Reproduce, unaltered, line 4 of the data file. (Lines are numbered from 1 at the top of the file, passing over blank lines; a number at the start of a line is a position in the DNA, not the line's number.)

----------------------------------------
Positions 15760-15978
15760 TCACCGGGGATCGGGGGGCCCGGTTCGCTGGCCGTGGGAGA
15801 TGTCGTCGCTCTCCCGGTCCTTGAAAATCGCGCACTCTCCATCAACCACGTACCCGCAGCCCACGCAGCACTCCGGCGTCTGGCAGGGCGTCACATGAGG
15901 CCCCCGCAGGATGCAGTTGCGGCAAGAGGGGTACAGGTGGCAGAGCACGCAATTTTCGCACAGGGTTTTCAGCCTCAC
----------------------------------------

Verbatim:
15901 CCCCCGCAGGATGCAGTTGCGGCAAGAGGGGTACAGGTGGCAGAGCACGCAATTTTCGCACAGGGTTTTCAGCCTCAC